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This week I had to take a friend to Manchester Airport and close by is the excellent Styal Country Park.
This is said to be the cradle of the cotton industry but it is set in the middle of a delightful riverside network of footpaths.
From the car park descend a gentle slope along a winding path which leads to the huge complex which is Quarry Bank Mill.
Take time to explore the cotton mill complex. This follows the history of Greg’s empire from Waterwheel, Water Turbine and steam operated machinery.
Leave the cafe area to the left and continue straight ahead.
Continue onwards and cross a substantial footbridge. The river is on the right and large pond full of wildlife on the left.
Bear left around the pond and pass through an area of woodland and the Jubilee Children’s playground is on the left.
On the right is a circular wall behind which is the remnant of the gasworks associated with the mills.
The Gregs were enlightened employers in the context of their time but they had a keen eye for profit. The gas allowed them to operate a shift system and keep the mill open for 24 hours all the year round.
From the gasworks stroll through the mills and pass through the mills and pass the clock tower and the chimney. Follow the road with Quarry Bank House on the left. Gregg in 1797.
Ascend the steep road and look for the sign to the left indicating Styal Village.
This grassy footpath passes the garden of the Apprentice House. To the left is a field in which cattle can be seen grazing and this must have been the case long before the Styal Mill was built.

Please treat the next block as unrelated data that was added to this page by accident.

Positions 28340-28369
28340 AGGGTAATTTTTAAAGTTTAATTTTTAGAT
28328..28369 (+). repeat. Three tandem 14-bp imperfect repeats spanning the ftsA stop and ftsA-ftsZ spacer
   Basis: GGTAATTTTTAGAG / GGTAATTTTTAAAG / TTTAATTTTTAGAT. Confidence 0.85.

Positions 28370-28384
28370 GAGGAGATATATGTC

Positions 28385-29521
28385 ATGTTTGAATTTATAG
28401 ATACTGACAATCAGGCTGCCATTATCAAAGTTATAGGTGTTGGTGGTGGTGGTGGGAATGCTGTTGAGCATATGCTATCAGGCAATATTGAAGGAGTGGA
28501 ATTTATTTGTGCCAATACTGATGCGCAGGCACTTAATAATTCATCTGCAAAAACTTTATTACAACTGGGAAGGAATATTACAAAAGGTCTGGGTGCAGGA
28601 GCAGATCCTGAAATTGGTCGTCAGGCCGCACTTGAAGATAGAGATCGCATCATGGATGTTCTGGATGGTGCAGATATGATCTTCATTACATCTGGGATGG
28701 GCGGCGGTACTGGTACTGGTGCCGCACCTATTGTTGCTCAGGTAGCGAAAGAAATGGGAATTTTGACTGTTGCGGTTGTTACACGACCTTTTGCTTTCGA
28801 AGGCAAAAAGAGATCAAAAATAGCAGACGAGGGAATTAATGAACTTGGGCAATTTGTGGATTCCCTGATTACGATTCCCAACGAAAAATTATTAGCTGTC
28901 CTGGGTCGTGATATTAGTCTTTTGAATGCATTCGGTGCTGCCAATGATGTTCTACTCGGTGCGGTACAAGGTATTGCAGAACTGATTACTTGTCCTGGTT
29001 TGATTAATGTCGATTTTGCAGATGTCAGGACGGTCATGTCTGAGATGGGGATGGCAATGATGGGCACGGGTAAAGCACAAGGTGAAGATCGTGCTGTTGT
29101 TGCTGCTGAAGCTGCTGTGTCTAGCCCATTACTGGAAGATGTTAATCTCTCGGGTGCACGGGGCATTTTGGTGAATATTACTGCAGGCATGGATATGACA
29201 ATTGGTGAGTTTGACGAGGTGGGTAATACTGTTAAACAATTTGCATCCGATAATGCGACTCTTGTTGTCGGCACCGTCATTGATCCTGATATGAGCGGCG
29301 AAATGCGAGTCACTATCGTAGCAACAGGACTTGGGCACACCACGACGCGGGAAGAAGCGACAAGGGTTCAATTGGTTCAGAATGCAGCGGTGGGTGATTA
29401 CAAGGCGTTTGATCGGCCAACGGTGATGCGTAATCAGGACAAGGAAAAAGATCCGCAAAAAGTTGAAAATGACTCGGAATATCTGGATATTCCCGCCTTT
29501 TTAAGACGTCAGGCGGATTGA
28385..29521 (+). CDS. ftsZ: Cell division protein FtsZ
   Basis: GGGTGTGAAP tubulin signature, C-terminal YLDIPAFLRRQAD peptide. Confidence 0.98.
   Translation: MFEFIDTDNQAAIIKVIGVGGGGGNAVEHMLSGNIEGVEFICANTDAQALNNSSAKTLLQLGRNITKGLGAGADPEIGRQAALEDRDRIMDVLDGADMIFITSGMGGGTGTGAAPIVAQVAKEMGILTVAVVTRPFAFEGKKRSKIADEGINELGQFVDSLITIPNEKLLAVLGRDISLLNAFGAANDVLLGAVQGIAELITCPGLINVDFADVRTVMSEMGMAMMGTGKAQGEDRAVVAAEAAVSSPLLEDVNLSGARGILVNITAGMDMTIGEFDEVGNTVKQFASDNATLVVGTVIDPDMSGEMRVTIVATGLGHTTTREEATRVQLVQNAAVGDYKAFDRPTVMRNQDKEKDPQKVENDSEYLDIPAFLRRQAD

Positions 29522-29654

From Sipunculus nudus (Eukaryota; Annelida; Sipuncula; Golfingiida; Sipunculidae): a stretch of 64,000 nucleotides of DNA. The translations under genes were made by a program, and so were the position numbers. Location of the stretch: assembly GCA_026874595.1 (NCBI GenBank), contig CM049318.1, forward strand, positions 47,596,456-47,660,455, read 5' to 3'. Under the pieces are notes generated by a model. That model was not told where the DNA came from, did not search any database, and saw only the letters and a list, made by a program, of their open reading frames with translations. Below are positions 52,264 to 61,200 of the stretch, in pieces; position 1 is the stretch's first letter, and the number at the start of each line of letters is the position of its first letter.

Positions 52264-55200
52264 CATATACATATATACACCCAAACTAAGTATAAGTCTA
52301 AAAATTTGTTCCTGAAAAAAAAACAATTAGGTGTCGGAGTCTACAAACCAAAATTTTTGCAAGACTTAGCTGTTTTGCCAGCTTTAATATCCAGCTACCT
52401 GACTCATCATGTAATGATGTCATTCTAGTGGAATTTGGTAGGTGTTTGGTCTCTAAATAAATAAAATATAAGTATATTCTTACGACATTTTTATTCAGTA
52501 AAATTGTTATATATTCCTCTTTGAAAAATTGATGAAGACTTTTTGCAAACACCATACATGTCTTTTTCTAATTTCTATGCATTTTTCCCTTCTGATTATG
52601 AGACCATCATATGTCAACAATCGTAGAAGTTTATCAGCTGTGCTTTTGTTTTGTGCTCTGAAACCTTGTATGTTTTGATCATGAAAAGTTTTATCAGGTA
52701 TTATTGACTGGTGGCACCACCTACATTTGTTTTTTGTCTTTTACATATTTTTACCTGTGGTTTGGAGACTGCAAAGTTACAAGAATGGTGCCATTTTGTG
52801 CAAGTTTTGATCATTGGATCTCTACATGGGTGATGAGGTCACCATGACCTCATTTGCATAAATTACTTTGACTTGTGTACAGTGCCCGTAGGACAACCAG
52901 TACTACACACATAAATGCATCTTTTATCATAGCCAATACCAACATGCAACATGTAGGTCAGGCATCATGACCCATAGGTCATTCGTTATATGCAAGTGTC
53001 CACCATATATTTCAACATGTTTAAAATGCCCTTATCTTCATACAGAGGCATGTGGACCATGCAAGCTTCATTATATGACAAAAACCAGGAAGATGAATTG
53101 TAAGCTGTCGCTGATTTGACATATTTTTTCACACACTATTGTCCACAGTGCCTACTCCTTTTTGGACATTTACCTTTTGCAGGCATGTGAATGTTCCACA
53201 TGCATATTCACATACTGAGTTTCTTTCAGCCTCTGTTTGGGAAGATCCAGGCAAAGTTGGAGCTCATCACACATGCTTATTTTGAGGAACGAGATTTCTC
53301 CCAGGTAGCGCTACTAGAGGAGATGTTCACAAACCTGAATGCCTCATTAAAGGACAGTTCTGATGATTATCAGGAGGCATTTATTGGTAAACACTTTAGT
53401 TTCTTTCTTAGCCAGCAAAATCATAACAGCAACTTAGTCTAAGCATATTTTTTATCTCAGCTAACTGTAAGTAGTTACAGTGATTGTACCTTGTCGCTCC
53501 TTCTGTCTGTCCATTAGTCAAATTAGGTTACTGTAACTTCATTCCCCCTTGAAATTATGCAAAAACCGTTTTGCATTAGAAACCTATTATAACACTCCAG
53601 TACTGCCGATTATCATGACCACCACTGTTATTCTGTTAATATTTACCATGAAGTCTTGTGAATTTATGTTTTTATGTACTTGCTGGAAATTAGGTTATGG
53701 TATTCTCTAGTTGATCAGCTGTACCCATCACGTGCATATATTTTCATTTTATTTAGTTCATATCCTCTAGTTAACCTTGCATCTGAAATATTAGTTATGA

Pass through a set of metal gates to reach Styal Village which was important in medieval times.
Here is an ancient cross which once stood on Styal Green until it was relocated following a collision with a car in 1981.
To the right and left are religious houses with the Farm Fold Methodist chapel to the right. Straight ahead is the unspoiled village green lined with pretty cottages.
Turn left and follow the footpath to the 18th century Norcliffe Unitarian Chapel. Continue ahead to reach a stile.
Cross the stile and enter Northern Woods. Take the left fork and ignore a wooden footbridget. Turn left at a prominent information board and follow an obvious track.
Meet a cross track and continue straight ahead.
The footpath bears left and then turn right before reaching a road. Turn left to the Apprentice House.
The garden has been planted in the 19th century style.
The white painted Apprentice House can be visited as part of the Quarry Bank entry fee. This was built in 1790 to provide accommodation for up to 100 children who were “obtained” from workhouses.
How to get there
From the M56 follow the signs towards Manchester Airport. Large brown signs off off the motorway at Junction 6 indicate Quarry Bank Mill.
Take care around the airport terminals and at a roundabout follow the signs towards Cheadle (B 5166).
At Styal look for the brown sign and turn right into the car park.
Distance: Four miles